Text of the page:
Netanyahu has expressed Israel’s concern over the situation, stating “Israel strongly condemns the Turkish invasion of the Kurdish areas in Syria and warns against the ethnic cleansing of the Kurds by Turkey and its proxies. Israel is prepared to extend humanitarian assistance to the gallant Kurdish people.” Erdogan’s office lashed out, with communications director Fahrettin Altun replying, “Empty words of a disgraced politician looking at many years in prison on bribery, fraud, and breach of trust charges.”
The reaction of the European community, and scores of other countries throughout the world, has been one of disbelief. French President Emmanuel Macron, taking stock of the situation, warned, “Turkey is putting millions of people at humanitarian risk. In doing so, Turkey will be responsible in front of the international community for helping Daesh (Islamic State) build a Caliphate.”
For Trump to take this kind of action that directly impacts European interests in the region, without any consultation, amounts to betraying our closest European allies. Trump never understood that because of Europe’s proximity to the region, it will be affected directly and indirectly by the regional turmoil. For that reason, Europeans have fought side-by-side the United States in the Middle East and Central Asia, even though at times they disagreed with American strategy. They made these sacrifices and commitments to preserve the alliance with the United States, and the integrity of NATO.
Needless to say, the countries that benefit the most from this ill-fated decision by Trump are Turkey itself, Russia, and Iran. Turkey’s invasion of Syria will not end by defeating the Kurds; Erdogan will ensure that Turkey remains permanently in Syria, as this was all along part of his sinister strategic ambition.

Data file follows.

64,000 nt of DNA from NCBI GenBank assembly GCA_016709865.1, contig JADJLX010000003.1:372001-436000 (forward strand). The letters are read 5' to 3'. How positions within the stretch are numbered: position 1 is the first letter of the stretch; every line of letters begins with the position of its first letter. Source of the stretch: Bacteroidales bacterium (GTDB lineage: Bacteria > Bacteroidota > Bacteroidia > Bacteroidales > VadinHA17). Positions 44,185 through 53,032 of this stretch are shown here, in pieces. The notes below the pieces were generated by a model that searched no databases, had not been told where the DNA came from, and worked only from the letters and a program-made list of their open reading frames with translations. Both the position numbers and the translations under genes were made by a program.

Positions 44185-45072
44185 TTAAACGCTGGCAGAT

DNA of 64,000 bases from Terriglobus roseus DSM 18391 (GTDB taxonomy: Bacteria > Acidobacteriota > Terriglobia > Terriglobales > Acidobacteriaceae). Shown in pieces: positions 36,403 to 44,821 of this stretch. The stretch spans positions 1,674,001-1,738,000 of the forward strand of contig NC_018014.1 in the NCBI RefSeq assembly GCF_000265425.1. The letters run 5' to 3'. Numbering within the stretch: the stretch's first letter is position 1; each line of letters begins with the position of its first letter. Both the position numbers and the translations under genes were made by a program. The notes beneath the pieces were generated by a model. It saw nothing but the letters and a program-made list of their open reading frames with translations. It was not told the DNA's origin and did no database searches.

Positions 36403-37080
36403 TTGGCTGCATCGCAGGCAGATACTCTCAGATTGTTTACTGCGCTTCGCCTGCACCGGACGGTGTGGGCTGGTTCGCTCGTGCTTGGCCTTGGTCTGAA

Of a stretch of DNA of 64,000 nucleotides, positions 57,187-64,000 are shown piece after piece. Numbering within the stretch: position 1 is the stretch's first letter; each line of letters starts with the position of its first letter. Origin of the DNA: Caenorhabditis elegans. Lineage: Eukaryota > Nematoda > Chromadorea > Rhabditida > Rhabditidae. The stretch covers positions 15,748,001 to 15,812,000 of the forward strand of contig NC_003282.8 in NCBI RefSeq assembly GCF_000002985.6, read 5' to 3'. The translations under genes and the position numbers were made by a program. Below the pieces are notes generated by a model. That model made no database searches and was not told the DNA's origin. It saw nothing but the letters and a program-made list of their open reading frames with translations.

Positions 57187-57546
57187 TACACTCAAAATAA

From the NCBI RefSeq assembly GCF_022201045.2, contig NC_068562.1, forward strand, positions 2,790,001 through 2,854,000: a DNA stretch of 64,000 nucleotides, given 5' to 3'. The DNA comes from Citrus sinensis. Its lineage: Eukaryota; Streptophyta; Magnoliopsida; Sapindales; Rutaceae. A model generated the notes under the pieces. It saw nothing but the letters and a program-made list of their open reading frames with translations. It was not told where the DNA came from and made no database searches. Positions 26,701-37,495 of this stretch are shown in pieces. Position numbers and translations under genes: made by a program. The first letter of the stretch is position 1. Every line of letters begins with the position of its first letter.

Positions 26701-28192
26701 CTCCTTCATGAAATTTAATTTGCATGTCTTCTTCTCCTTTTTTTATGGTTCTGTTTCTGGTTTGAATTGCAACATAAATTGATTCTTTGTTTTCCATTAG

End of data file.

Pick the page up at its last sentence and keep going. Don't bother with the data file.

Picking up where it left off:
Iran will further entrench itself in Syria, and regardless of what Israel will do or say, there will be no prospect of Iran leaving, as it will know that the United States will not only refrain from using any military force to oust Iran, and will no longer have much say about the future of Syria itself. Moreover, there is no other power that could compel Tehran to abandon its strategic interest in Syria under almost any circumstances, which terrifies the Israelis.
Russia, which has been entrenched in Syria for five decades, has worked closely with Iran and Turkey. It should be noted that Putin, Erdogan, and Rouhani have met several times in the last 18 months and developed their own scheme about Syria’s future. It is quite clear that Putin and Rouhani certainly supported Erdogan’s invasion, which explains why neither Russia nor Iran have said one word about Turkey’s gross transgression.
It is no secret that Trump’s decision was also largely motivated by his financial interest in Turkey, which goes back many years to 2012, with the opening of Trump Towers in Istanbul. To think though, that the President of the United States would sell America’s interests and abandon its allies for the sake of personal financial gain is not merely outrageous but criminal. To me, this amounts to nothing less than treason.
Dr. Alon Ben-Meir is a professor of international relations at the Center for Global Affairs at NYU. He teaches courses on international negotiation and Middle Eastern studies.